When it was time for sleep, I just made myself go to bed.  The lights came back on at 7:30 the next morning after being off fourteen hours.  As it turned out, that storm was not a big event by Polish standards, but it could have been.  I'm a great believer in being prepared for contingencies and if I hadn’t been, that difficult night, I would have been further traumatized.  I thought about how fragile our lives are and how much we depend on the grid.  If the storm had created a crisis, sanitation would have quickly become a problem, electric trains couldn't run, eventually buses would stop when they couldn't pump gas, planes wouldn't fly, and on and on, everything was affected by a lack of electricity.

                The sun came up as big as you please as if nothing had happened, but plenty had gone on in my mind that dark and stormy night.  

<A HREF=" SRC="" ALT="Protected by Copyscape Online Copyright Protection" TITLE="Protected by Copyscape Plagiarism Checker - Do not copy content from this page." WIDTH="88" HEIGHT="31" BORDER="0"></A>

Meining/Preikschat and the Lithuanian Connection

By Naomi Lewis

Betty Louise Meining Gentry Lewis
Betty Louise Meining Gentry Lewis always thought her father Otto Meining's family came from Germany.  In the 1970's while I was researching different family lines in Salt Lake City, I told an aid at the Family History Center what my great aunt Emma told me, that her folks, John Meining and Emma Snyder, spoke Litosh.  The woman said if they spoke Litoish, they were from Lithuania.  There was a great deal of confusion in my mind about Germany, Prussia, and Lithuania.  The area has a very complex history.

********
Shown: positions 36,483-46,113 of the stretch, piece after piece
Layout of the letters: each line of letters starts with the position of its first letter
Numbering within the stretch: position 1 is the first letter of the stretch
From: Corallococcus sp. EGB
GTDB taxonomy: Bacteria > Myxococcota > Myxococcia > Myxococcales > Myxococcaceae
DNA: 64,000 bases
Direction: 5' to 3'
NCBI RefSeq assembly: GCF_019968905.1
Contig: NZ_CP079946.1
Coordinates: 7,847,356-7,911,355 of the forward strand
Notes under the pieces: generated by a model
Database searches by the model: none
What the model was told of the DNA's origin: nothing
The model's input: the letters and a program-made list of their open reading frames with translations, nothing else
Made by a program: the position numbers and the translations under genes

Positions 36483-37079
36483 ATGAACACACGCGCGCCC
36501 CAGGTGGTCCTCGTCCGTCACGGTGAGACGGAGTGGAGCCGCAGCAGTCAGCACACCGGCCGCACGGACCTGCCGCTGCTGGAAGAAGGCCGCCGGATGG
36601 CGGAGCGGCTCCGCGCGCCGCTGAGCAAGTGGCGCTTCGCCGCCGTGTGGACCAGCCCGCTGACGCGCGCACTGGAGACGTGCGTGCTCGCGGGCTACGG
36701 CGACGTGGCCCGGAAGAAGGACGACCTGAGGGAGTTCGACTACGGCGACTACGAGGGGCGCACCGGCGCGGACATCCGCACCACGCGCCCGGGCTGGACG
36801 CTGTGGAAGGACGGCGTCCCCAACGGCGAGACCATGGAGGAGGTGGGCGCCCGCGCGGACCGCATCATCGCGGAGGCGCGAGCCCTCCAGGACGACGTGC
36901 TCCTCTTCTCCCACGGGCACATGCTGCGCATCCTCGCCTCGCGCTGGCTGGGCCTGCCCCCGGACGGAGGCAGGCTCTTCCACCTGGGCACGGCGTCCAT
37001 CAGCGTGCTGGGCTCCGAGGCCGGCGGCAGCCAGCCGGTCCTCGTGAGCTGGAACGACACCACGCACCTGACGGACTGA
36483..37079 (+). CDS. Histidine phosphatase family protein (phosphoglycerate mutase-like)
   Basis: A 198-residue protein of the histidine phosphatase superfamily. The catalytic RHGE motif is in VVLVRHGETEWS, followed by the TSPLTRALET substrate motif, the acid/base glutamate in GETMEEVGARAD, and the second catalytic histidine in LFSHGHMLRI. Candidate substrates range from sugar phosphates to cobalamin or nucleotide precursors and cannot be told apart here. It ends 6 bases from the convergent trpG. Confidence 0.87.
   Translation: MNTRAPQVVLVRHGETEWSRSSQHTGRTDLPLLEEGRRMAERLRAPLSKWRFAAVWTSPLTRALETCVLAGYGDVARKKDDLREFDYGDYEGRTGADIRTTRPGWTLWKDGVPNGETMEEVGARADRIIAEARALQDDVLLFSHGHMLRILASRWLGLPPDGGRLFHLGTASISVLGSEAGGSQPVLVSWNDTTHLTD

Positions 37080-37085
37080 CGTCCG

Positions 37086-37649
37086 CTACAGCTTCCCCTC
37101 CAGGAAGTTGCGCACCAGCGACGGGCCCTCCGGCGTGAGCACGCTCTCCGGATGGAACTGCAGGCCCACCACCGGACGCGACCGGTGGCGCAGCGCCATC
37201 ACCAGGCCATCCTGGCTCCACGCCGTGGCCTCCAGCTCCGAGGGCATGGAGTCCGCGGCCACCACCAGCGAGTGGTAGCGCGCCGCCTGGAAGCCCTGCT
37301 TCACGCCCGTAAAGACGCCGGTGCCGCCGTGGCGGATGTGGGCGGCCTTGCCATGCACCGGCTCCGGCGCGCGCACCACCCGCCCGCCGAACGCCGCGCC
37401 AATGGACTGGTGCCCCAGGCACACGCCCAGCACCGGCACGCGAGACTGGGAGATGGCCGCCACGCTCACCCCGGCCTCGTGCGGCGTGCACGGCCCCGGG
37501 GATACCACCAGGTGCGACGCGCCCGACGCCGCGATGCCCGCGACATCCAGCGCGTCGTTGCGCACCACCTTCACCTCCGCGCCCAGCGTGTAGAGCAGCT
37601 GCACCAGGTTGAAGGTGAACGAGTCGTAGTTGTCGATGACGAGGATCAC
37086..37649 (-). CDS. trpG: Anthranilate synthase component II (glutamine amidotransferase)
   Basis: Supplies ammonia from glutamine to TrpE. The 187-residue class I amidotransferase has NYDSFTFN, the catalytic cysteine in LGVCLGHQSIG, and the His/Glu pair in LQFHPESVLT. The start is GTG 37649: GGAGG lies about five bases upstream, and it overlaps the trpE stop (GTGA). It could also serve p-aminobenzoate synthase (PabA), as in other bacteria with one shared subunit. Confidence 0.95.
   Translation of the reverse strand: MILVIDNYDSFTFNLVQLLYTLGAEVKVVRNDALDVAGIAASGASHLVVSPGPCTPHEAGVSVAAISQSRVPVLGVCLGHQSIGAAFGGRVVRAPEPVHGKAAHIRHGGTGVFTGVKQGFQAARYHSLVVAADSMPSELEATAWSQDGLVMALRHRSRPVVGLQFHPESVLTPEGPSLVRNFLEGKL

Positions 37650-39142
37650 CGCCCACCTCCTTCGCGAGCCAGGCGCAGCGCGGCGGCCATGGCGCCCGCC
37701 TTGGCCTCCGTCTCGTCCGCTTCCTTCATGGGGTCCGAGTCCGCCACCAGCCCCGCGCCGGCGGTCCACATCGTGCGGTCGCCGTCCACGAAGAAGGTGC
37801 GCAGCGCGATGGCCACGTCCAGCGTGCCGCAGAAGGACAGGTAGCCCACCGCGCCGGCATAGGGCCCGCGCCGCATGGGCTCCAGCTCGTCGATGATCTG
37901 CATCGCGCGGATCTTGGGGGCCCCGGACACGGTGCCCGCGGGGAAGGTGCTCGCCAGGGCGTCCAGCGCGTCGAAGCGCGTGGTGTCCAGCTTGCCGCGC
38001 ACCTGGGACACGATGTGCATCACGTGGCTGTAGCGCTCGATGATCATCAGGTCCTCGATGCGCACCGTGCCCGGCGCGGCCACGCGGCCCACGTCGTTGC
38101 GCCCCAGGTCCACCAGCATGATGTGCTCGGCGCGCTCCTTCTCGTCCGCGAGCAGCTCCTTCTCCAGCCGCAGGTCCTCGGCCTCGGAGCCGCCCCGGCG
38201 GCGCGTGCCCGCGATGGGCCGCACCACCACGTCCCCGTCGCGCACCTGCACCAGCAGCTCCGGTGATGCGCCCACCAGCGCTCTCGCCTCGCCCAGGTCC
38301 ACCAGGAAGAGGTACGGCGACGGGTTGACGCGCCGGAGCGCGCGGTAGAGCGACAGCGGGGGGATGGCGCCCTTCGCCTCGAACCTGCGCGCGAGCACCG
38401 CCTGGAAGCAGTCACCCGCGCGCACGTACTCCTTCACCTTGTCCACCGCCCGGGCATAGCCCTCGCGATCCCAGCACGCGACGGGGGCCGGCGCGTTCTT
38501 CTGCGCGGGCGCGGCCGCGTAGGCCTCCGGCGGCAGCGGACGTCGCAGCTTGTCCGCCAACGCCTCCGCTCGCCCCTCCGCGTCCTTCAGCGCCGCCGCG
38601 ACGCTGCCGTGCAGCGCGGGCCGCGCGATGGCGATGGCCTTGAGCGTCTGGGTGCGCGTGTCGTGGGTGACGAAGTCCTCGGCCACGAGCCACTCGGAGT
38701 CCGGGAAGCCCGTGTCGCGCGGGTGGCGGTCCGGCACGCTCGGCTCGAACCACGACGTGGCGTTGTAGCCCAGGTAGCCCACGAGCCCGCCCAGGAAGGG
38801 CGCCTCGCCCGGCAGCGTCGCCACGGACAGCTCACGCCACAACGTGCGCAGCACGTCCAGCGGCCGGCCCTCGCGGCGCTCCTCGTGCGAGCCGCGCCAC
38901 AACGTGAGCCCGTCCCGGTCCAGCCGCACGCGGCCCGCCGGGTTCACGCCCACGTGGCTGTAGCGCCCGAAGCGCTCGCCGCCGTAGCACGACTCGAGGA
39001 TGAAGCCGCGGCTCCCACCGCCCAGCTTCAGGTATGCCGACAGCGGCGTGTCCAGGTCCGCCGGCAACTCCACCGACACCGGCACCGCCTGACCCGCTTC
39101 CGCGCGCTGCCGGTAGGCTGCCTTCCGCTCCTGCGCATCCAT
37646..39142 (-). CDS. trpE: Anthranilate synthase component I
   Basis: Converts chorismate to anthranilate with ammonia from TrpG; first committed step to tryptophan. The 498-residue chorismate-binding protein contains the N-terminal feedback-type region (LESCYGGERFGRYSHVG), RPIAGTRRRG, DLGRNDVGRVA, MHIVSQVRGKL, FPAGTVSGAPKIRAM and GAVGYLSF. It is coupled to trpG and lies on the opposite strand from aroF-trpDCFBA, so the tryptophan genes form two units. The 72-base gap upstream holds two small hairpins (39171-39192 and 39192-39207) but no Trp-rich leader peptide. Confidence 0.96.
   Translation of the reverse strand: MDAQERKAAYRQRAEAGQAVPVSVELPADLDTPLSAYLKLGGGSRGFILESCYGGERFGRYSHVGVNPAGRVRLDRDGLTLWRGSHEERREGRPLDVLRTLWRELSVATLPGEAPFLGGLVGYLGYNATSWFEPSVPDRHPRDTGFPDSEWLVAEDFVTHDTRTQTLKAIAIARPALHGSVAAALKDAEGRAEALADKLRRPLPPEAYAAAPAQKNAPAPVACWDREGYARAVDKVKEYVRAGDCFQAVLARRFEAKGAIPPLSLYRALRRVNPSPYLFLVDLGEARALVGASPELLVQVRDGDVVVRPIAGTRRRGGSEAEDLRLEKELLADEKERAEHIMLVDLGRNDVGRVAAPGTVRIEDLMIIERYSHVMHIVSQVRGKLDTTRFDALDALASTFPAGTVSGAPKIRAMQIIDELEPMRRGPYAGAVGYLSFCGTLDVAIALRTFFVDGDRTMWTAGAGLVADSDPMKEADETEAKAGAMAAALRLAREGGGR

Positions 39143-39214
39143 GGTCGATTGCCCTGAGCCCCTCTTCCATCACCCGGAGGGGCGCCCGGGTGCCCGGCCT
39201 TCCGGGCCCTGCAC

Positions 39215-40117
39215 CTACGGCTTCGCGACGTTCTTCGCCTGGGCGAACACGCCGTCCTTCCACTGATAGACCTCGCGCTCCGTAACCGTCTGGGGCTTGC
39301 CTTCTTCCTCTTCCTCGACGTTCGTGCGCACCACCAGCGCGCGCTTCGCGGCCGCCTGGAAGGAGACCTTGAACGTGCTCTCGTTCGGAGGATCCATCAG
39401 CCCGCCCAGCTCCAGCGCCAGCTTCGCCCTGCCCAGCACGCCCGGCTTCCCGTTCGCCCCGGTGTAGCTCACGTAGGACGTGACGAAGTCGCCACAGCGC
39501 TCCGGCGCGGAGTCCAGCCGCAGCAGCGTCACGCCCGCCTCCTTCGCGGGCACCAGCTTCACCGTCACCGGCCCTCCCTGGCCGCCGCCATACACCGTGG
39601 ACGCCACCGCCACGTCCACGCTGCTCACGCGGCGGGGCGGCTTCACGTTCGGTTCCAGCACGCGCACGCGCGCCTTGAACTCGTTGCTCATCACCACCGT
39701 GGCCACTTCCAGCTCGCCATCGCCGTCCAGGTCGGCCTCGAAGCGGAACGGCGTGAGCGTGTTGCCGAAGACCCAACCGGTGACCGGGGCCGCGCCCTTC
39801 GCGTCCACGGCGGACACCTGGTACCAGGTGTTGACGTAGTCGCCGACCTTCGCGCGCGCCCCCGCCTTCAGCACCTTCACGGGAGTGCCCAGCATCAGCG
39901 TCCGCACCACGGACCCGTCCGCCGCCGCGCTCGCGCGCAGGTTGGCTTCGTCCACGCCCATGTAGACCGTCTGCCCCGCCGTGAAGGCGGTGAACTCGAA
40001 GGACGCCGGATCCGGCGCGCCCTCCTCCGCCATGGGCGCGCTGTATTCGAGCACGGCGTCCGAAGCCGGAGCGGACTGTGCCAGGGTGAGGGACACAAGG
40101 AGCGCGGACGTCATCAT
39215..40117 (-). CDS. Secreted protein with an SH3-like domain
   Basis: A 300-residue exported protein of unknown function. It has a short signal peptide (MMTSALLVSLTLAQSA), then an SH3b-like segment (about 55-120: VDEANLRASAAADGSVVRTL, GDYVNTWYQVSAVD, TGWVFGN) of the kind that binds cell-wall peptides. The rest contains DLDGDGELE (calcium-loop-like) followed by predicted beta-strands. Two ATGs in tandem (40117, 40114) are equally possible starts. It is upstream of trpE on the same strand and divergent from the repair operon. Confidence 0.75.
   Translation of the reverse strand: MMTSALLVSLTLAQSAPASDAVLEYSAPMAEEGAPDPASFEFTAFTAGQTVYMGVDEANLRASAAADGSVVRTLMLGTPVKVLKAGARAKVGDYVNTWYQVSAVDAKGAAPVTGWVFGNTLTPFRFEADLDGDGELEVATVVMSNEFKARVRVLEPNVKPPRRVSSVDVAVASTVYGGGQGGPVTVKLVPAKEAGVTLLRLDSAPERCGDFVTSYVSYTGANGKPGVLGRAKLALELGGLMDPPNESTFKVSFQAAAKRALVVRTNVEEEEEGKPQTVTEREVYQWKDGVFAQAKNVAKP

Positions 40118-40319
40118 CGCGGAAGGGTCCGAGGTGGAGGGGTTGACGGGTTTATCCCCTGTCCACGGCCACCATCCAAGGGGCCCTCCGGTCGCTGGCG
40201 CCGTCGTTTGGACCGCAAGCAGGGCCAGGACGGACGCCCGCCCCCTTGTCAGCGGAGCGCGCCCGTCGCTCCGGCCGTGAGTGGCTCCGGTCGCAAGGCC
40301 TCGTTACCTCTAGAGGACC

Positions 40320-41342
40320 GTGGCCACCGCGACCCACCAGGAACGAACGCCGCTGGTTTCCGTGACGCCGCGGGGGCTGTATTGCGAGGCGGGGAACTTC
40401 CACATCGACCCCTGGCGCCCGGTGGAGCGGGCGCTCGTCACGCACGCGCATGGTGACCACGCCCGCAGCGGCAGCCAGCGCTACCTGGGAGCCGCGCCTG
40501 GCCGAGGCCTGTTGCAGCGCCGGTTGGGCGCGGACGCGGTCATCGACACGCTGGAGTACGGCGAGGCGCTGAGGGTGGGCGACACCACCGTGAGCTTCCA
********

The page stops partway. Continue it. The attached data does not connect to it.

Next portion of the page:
Otto Albert Meining Betty Louise's Father

            Aunt Emma Gates, Otto's sister, and the wife of Grandma Gentry's brother, Herschel, gave me the address of her cousin Gertrude Abrat, in Dayton, Ohio, who was in possession of the family Bible.  I wrote her a letter to learn what I could about that part of the family.

Emma Snyder Meining

            In 1976, I was in Columbus, Ohio, staying with my friends Rosa and Larry Stolz, waiting for my second album, "Seagulls and Sunflowers," to be pressed in Cincinnati. One fine day, Rosa and I drove to Dayton to visit Gertude Abrat.  Gertrude was the daughter of Anna Preischat and Christ Abrat.  Gertrude and her sister took us to lunch and we visited.  From Gertrude, I learned a little bit about the Meining's and first heard about the Preikschat family.  I found out my mother's great grandfather, John Preikschat, was born in Smalininkai, Lithuania.  Now the Litosh, Litoish, East Prussia, Lithuania story was coming together.  John Meining's wife was Emma Snyder Meining.
John Meining

            In about 1870, while John Preikschat was in Kaiser Wilhelm's Navy and on his ship, the SMS Weissenburg, a Brandenburg class battleship, Emma delivered their first son and named him John Meining, keeping her maiden name as his surname.  John and Emma's later children, Albert, Bertha, Anna, and Maria were surnamed Preikschat.  I found pictures of the Brandenburg on the internet.  In the summer of 2006 while at the family history center in Salt Lake City, I found John and Emma's marriage certificate, John Preikschat and family immigration papers, and John Meining's naturalization papers

John Preikschat on the SMS Weissenburg
            According to information given to me by Gertrude Abrat, John Preikschat died in a Russian prison camp in 1916.  I wish I knew these details.  Did they immigrate to America, then John and Anna and one son, Albert, go back to the homeland?  There is a story here because Anna Meining Preikschat died in Germany in 1935.

            John Meining immigrated to Dayton, Montgomery, Ohio at the turn of the century.  I don't know if he met Emma in Europe, or after he arrived in America, but they were here by 1904.  Otto Albert, my mother's father, was born March 4, 1904, in Dayton, Montgomery, Ohio.  His siblings were Frank Gustav, Emma Bertha, our Aunt Emma, Herman August, Ida Mary, John William, and Paul.  I found several census records of this family.

John Preikschat